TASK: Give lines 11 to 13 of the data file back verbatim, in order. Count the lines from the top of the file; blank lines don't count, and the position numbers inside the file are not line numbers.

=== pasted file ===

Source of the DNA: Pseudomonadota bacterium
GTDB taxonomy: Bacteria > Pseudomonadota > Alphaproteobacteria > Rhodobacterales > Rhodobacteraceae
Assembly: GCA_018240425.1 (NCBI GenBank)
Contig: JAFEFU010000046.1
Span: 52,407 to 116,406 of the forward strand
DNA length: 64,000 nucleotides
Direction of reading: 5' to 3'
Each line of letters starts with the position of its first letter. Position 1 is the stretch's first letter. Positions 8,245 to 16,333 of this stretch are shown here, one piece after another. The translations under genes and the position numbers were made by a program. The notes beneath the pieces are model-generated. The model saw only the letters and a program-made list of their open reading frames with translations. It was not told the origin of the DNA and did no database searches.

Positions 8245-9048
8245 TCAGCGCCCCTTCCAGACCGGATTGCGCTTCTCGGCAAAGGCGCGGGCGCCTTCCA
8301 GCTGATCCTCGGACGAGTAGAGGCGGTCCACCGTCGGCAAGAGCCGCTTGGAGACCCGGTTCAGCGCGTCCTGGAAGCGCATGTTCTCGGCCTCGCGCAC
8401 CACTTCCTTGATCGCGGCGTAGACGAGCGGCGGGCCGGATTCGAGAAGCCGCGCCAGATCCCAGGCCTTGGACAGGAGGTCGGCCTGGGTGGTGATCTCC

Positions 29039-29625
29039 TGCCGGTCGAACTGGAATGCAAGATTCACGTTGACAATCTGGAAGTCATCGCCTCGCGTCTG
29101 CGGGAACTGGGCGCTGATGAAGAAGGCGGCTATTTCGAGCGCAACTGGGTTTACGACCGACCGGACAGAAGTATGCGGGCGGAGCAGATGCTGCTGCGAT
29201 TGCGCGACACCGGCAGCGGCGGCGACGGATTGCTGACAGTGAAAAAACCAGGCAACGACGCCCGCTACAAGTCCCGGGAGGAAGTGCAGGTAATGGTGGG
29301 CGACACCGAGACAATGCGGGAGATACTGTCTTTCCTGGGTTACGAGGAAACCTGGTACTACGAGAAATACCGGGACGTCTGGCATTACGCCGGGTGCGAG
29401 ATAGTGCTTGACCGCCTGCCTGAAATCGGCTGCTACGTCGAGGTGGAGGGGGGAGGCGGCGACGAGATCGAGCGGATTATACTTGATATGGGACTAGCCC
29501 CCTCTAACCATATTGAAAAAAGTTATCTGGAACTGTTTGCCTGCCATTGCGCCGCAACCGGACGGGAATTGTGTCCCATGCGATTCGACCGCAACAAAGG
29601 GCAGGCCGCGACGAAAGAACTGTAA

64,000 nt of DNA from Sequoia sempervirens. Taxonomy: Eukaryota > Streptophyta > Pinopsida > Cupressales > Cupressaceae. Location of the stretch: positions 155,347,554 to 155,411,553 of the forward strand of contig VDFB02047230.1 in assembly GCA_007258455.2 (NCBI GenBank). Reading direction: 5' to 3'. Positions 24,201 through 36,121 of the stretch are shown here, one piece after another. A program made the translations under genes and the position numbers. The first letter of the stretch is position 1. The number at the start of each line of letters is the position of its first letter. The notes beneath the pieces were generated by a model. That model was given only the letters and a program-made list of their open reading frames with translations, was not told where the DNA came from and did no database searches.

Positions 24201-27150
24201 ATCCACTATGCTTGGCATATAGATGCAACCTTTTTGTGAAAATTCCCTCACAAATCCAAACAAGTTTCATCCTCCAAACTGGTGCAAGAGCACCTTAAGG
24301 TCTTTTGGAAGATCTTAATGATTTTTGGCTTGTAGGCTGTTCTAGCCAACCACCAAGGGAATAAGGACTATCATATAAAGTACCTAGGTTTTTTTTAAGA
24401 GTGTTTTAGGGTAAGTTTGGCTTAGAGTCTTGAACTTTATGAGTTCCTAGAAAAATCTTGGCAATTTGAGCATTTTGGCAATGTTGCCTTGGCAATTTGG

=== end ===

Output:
8301 GCTGATCCTCGGACGAGTAGAGGCGGTCCACCGTCGGCAAGAGCCGCTTGGAGACCCGGTTCAGCGCGTCCTGGAAGCGCATGTTCTCGGCCTCGCGCAC
8401 CACTTCCTTGATCGCGGCGTAGACGAGCGGCGGGCCGGATTCGAGAAGCCGCGCCAGATCCCAGGCCTTGGACAGGAGGTCGGCCTGGGTGGTGATCTCC

Positions 29039-29625